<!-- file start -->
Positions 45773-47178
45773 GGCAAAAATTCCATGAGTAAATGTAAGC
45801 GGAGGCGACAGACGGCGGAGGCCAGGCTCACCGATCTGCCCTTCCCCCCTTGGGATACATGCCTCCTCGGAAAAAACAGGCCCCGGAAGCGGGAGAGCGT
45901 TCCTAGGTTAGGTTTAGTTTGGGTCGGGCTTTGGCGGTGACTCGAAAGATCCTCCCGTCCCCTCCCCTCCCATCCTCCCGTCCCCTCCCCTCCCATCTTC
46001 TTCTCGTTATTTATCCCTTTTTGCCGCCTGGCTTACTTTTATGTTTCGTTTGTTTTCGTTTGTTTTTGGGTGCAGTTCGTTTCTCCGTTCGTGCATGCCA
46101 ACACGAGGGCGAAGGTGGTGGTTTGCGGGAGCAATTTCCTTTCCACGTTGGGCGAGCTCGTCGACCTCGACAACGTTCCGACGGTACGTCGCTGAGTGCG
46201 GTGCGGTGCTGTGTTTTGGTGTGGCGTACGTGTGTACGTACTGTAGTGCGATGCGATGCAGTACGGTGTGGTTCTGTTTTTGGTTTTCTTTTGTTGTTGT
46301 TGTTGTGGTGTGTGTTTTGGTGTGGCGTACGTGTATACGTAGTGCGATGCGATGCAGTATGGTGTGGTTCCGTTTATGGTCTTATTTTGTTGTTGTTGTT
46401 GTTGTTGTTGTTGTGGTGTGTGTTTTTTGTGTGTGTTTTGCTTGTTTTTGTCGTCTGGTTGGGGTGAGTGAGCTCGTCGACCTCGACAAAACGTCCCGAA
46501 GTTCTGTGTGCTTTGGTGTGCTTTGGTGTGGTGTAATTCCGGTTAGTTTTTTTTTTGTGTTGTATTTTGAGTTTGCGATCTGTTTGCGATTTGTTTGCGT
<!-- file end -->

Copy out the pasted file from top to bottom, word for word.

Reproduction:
Positions 45773-47178
45773 GGCAAAAATTCCATGAGTAAATGTAAGC
45801 GGAGGCGACAGACGGCGGAGGCCAGGCTCACCGATCTGCCCTTCCCCCCTTGGGATACATGCCTCCTCGGAAAAAACAGGCCCCGGAAGCGGGAGAGCGT
45901 TCCTAGGTTAGGTTTAGTTTGGGTCGGGCTTTGGCGGTGACTCGAAAGATCCTCCCGTCCCCTCCCCTCCCATCCTCCCGTCCCCTCCCCTCCCATCTTC
46001 TTCTCGTTATTTATCCCTTTTTGCCGCCTGGCTTACTTTTATGTTTCGTTTGTTTTCGTTTGTTTTTGGGTGCAGTTCGTTTCTCCGTTCGTGCATGCCA
46101 ACACGAGGGCGAAGGTGGTGGTTTGCGGGAGCAATTTCCTTTCCACGTTGGGCGAGCTCGTCGACCTCGACAACGTTCCGACGGTACGTCGCTGAGTGCG
46201 GTGCGGTGCTGTGTTTTGGTGTGGCGTACGTGTGTACGTACTGTAGTGCGATGCGATGCAGTACGGTGTGGTTCTGTTTTTGGTTTTCTTTTGTTGTTGT
46301 TGTTGTGGTGTGTGTTTTGGTGTGGCGTACGTGTATACGTAGTGCGATGCGATGCAGTATGGTGTGGTTCCGTTTATGGTCTTATTTTGTTGTTGTTGTT
46401 GTTGTTGTTGTTGTGGTGTGTGTTTTTTGTGTGTGTTTTGCTTGTTTTTGTCGTCTGGTTGGGGTGAGTGAGCTCGTCGACCTCGACAAAACGTCCCGAA
46501 GTTCTGTGTGCTTTGGTGTGCTTTGGTGTGGTGTAATTCCGGTTAGTTTTTTTTTTGTGTTGTATTTTGAGTTTGCGATCTGTTTGCGATTTGTTTGCGT